[Tutor] Tutor Newbie
bhaaluu at gmail.com
Fri Jul 25 12:17:41 CEST 2008
On Thu, Jul 24, 2008 at 10:41 PM, Sam Last Name <the_sam_smart at yahoo.com> wrote:
> Hey guys, need some info on "programs" :)
> Heres a Very simple Script that works with basically any numbers.
> width = input("What is the Width?")
> length = input("What is the Length?")
> area = width*length
> print area
> # my question is what would it take (programs, extra stuff in script,
> ect..) to make this a nice looking usable desktop program?
A usable desktop program probably implies a program that has a
Graphical User Interface (GUI) that can be invoked by clicking on an
Icon that resides on the Desktop. GUI programs might have drop
down menus which in turn might have sub-menus, dialogue boxes,
radio buttons, slider bars, and so forth. The GUI toolkit that usually
ships with Python is Tkinter. Other GUI toolkits that work with Python
include: wxPython, PyQT, PyGTK, PythonCard, AnyGui, and others.
I prefer CLI (Command Line Interface) programs myself, where options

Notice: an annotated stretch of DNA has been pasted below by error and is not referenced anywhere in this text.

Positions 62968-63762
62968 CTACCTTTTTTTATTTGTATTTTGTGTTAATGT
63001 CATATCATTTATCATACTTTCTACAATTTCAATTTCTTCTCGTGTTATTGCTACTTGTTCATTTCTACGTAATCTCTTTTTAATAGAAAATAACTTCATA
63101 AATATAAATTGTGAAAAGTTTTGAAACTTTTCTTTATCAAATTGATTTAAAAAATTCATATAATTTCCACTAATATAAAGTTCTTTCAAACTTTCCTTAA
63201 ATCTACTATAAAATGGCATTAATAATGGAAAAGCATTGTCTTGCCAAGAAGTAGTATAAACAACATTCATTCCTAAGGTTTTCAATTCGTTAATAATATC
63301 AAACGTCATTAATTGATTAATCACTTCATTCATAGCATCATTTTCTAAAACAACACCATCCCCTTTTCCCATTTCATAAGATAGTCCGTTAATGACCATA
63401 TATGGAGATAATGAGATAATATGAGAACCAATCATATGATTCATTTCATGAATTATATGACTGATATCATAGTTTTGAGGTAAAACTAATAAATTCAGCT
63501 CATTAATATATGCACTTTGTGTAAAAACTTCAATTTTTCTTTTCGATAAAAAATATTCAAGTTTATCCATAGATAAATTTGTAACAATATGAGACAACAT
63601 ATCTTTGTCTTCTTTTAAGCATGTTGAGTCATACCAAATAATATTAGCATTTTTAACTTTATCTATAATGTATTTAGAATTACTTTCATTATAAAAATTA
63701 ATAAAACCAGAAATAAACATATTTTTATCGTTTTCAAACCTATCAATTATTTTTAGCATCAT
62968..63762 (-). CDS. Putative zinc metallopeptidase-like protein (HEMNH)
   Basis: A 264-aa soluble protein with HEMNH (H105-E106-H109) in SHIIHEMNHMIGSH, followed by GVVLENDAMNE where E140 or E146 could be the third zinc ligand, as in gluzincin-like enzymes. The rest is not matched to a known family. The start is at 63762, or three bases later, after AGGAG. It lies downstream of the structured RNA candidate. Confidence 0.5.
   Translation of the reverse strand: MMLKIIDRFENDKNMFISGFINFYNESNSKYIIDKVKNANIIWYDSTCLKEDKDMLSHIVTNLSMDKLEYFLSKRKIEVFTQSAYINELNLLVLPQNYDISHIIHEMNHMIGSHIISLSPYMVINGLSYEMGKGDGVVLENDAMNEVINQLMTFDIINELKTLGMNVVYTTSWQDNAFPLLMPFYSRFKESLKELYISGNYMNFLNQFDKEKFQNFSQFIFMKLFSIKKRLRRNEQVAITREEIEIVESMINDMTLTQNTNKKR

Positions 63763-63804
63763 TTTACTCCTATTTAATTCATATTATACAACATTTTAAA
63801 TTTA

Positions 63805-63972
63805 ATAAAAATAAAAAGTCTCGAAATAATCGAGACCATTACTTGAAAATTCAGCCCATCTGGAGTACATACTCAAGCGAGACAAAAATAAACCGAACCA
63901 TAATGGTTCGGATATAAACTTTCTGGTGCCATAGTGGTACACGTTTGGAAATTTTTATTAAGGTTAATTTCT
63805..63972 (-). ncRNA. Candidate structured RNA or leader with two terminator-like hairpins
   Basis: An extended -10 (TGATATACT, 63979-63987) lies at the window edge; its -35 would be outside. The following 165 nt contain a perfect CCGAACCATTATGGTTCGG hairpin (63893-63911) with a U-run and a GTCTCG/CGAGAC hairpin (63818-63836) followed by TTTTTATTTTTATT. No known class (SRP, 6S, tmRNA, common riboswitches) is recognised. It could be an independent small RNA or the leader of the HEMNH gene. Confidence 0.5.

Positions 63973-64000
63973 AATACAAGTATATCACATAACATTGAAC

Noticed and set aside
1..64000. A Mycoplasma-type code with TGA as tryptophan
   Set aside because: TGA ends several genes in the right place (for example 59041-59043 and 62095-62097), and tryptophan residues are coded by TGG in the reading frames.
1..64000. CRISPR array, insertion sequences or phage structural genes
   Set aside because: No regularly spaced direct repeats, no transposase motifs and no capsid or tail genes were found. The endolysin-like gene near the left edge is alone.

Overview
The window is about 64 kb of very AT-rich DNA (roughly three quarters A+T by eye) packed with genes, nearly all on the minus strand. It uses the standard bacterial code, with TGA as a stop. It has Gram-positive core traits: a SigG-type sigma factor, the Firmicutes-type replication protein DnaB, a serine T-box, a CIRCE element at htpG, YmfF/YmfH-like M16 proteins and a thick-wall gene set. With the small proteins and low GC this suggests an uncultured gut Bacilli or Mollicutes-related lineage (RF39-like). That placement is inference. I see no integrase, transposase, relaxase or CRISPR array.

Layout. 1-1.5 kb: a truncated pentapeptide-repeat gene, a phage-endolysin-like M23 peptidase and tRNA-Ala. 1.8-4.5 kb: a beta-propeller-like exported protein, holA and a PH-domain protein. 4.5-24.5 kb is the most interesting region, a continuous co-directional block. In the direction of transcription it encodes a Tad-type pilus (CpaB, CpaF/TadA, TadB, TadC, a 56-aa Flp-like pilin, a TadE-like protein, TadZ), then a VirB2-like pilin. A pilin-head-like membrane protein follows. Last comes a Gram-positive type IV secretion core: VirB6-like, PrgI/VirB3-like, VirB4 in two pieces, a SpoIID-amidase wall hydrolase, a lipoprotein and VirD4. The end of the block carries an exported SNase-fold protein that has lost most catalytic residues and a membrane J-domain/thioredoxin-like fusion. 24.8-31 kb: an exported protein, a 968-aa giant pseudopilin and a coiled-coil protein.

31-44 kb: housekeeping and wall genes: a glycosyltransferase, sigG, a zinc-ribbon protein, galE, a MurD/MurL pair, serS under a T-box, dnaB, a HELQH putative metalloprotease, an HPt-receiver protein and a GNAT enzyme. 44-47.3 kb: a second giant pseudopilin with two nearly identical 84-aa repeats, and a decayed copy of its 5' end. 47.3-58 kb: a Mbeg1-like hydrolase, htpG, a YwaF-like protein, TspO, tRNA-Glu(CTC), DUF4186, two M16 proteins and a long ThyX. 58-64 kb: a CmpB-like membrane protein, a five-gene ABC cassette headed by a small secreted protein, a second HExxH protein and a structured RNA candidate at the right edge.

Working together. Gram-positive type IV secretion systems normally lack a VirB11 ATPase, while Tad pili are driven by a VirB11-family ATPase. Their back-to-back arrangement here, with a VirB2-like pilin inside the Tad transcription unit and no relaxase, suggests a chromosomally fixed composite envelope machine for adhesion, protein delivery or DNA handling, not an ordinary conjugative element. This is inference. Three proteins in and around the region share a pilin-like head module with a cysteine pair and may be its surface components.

are entered on the command line to do a job. Each program is small and
does one thing very well. Usually the output from one program can be
piped to another program, or input can be piped from another program,
to do the job. The program is usually started from an XTerm, Terminal,
or Konsole, or even from a non-GUI console. These programs usually
are small and fast. Your hands never have to leave the keyboard to
click a mouse button, or whatever.
Anyway, here is a simple Tkinter example from Programming Python 3rd Edition
(which has over 300 pages of Tkinter tutorial in it, plus several
from Tkinter import *
widget = Button(None, text='Hello widget world', command=sys.exit)
Key in the above code into your favorite text editor, save it as gui2.py,
then run it however you're running Python scripts
I do it like this:
b h a a l u u at g m a i l dot c o m
Kid on Bus: What are you gonna do today, Napoleon?
Napoleon Dynamite: Whatever I feel like I wanna do. Gosh!
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